Is disability insurance useful? Difference to BU


Lerato Khumalo

In everyday language, many people use the terms work incapacity and occupational disability synonymously. But there is an important difference.

The most important things at a glance

Multiple fractures after a fall, burnout followed by rehabilitation – if you are absent from work for a long period of time, you can sometimes have financial problems. Insurance can help. But not everyone knows who will pay for you if you cannot work.

Many consumers talk about “incapacity for work insurance” when they actually mean “occupational disability insurance”. But that is not the same thing. We will show you what the difference is and what that means when taking out insurance.

You are unfit for work as soon as you are temporarily unable to do your job. “Temporarily” is the key word here. There is therefore a prospect of improvement; inability to work is not a permanent condition – in contrast to occupational disability.

Examples of incapacity to work include a flu infection, a broken leg or a high-risk pregnancy. You will then receive a sick note from your doctor. This certifies your incapacity to work.

However, you are only considered occupationally disabled if you are likely to be unable to continue working in your last job for a long time. If you have occupational disability insurance (BU), it will pay you a pension if you have lost at least half of your ability to work (BU degree of 50 percent). You can read more about BU here.

Occupational disability insurance is one of the most useful types of insurance, as it prevents financial ruin. Anyone born after 1961 would otherwise only receive the statutory disability pension, which is on average less than 1,000 euros per month.

If you are legally insured and on sick leave, your employer will continue to pay your full salary for six weeks. If your inability to work lasts longer, the health insurance company will then take over and pay sick pay. However, this is a maximum of 70 percent of your last gross salary subject to contributions and a maximum of 90 percent of your net salary. In 2024, the maximum amount per calendar day will be 120.75 euros. You can read more about sick pay here.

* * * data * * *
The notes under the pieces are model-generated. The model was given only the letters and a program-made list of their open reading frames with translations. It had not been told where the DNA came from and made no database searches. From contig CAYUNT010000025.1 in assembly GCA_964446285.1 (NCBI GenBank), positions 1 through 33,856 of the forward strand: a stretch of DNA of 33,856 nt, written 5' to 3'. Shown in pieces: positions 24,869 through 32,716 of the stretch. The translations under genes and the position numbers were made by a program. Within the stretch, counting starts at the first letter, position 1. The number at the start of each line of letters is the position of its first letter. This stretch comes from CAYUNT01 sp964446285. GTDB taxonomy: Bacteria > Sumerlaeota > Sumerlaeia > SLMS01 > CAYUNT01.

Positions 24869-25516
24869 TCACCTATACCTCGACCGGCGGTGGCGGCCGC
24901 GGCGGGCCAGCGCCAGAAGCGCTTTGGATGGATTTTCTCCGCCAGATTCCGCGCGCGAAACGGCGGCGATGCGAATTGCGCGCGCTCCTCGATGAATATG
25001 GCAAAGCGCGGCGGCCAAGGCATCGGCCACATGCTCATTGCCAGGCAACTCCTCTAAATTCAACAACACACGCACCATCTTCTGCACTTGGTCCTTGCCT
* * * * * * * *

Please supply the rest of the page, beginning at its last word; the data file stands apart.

According to Section 48 Sentence 1 of the Social Code Book V, the entitlement to sick pay for those with statutory insurance is limited to 78 weeks within three years. In practice, however, the period is reduced to 72 weeks because the six weeks of continued salary payment are deducted by the employer. Read here how to apply for sick pay.

Periods in which your entitlement is suspended because you receive other benefits also reduce your entitlement to sick pay. This includes maternity protection, for example.

  • Important to know: How to get health insurance during parental leave

Privately insured people are not entitled to statutory sick pay in the event of a long-term illness. You should therefore consider private daily sick pay insurance. Read here which supplementary insurances are useful for whom.

You cannot take out incapacity for work insurance (AU) as a stand-alone insurance policy, but only as a supplement to occupational disability insurance. This works via a so-called AU clause.

Thanks to this, depending on the insurer, you will receive money from the disability insurance if you have been on sick leave for at least three months and a specialist certifies that the illness will continue for at least another two months. This means that permanent occupational disability does not have to exist.

Not all plans require you to simply refer to a doctor’s note. Some insurers require you to provide the same, more comprehensive documents that you have to submit for a regular disability pension.

If your occupational disability insurance has an AU clause, you will receive a payment retroactively. This closes the income gap between the end of the six-week salary payment by the employer and the return to work.

The benefit is usually limited to 18 to 36 months. Providers usually charge a surcharge on the premium for this.

“It is generally advantageous to have occupational disability insurance with an AU clause. This is because it enables a temporary monthly pension after six months of uninterrupted incapacity to work with a sick note – even without proof of the degree of disability,” says Kai Fürderer from the t-online quality control company. The company evaluates, among other things, the quality of financial advice – for example on insurance.

However, it should be remembered that the clause increases the cost of occupational disability insurance. Depending on the insurer, you can expect an increase of 5 to 10 percent. “In the end, everyone has to decide for themselves whether the additional costs for this service offer a personal advantage compared to alternative solutions such as daily sickness benefit insurance,” says Fürderer. It is also important to compare the services of different providers.

If it turns out that you have not recovered and are unable to work instead of being able to work, your BU may pay you a pension retroactively. If this overlaps with payments from your daily sickness benefit insurance, some providers will demand the daily sickness benefit back.